The 4-month-old Rott mix pup huddled at the back of the shelter kennel, alone and terrified. She had recently been surrendered by her owner, who had loved her in his own way, but he was elderly and when his dog delivered an unexpected litter, he wasn’t able to place all the puppies. The shelter had already signed him up for a free spay for mama, but this puppy had never been off the property, never been on a leash and had never been away from mama and littermates. She had no coping skills for anything new. The other pups had adapted fairly quickly and were soon wagging their tails but sensitive Daisy was shaking and growling. She refused to come anywhere near people and although the shelter staff was kind to her, it was obvious that she wasn’t going to respond in that environment.
Daisy was transferred to our rescue group, Dogwood Animal Rescue Project, and when shelter staff tried to put her in a crate for transport she panicked. She was frantic and trying to bite and staff got The Big Five of ickyness. Pee, poop, vomit, drool and anal glands. Truly a sad case. Our rescue does not choose to take in or place truly aggressive dogs, but in many cases they just need time to trust and feel safe. Not every dog comes around, but we felt that Daisy deserved a chance.
When Daisy arrived in her foster home, she glared at us from her crate, a growl rumbling from her chest every few seconds. Carsick drool hung in ropey strings from her lips, and vomit and stool covered the bottom of the crate. We sat quietly nearby, avoiding eye contact and speaking softly to her. Eventually she softened up enough to sniff a yummy treat held her way before retreating into her crate again. Over the next half hour we watched her finally choose to take a treat, then crawl a little closer and even allow a scratch behind the ear.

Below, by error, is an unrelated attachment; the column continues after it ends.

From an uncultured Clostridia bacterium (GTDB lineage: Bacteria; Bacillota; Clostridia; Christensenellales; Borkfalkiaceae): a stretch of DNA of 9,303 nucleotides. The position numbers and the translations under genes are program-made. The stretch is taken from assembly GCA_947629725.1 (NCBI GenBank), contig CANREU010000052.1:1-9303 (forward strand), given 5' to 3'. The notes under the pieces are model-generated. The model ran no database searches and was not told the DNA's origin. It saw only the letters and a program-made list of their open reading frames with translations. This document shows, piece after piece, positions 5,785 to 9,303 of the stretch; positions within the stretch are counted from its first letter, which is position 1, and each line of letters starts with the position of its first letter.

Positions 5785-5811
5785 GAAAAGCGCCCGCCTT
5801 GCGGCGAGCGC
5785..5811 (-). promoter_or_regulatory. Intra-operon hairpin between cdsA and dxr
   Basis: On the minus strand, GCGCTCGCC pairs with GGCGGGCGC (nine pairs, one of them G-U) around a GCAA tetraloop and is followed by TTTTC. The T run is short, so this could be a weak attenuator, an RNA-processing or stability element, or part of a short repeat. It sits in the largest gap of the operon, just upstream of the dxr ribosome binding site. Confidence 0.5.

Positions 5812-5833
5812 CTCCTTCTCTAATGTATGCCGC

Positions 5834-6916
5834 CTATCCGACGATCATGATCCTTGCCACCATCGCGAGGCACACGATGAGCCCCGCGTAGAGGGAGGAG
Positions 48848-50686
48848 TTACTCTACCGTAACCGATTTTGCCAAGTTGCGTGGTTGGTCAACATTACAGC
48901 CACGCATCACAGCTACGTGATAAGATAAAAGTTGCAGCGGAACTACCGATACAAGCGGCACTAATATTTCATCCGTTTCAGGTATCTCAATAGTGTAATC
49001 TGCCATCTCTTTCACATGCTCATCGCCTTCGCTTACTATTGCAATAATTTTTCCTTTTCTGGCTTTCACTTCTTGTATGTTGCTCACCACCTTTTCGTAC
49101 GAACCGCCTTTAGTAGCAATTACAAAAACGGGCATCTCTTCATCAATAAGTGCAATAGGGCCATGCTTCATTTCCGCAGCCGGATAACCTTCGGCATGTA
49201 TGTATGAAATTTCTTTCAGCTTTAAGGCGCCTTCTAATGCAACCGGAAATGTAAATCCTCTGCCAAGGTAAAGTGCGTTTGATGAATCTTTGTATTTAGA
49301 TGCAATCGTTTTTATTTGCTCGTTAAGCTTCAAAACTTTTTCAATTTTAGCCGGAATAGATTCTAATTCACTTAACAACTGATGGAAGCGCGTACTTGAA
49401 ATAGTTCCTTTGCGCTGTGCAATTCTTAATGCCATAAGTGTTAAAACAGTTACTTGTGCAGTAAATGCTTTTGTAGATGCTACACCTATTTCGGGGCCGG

As the minutes ticked by, Daisy gradually began to feel safe and she wormed her way closer and closer to myself and two other volunteers who waited on the floor with treats and gentle caresses. She started making eye contact and leaning toward our touch. She took a few more treats, easing closer with each offering. One of our volunteers is a wonderful girl of 11 years of age, with a calm demeaner, endless patience and lots of experience with rescue dogs. I closely supervised the interaction to keep everyone safe but it was obvious that the child was a natural and Daisy felt comfortable. It was so rewarding to watch Daisy’s confidence grow, and when she finally climbed into the waiting lap and flopped over in complete surrender, she let out a sigh of relief.
Watching a terrified dog realize they are safe is one of the most beautiful feelings in rescue. I’ve been working in shelters and doing rescue for 30 years and it never grows old. It’s what makes up for all the sad terrible things we see and keeps us going through the hard times.
Daisy has since been crate trained, learned to walk on a leash and has become a delight in her foster home. Her foster mom says that after that first rough day, she’s been the easiest foster she’s had. She’s available through dogwoodanimalrescue.org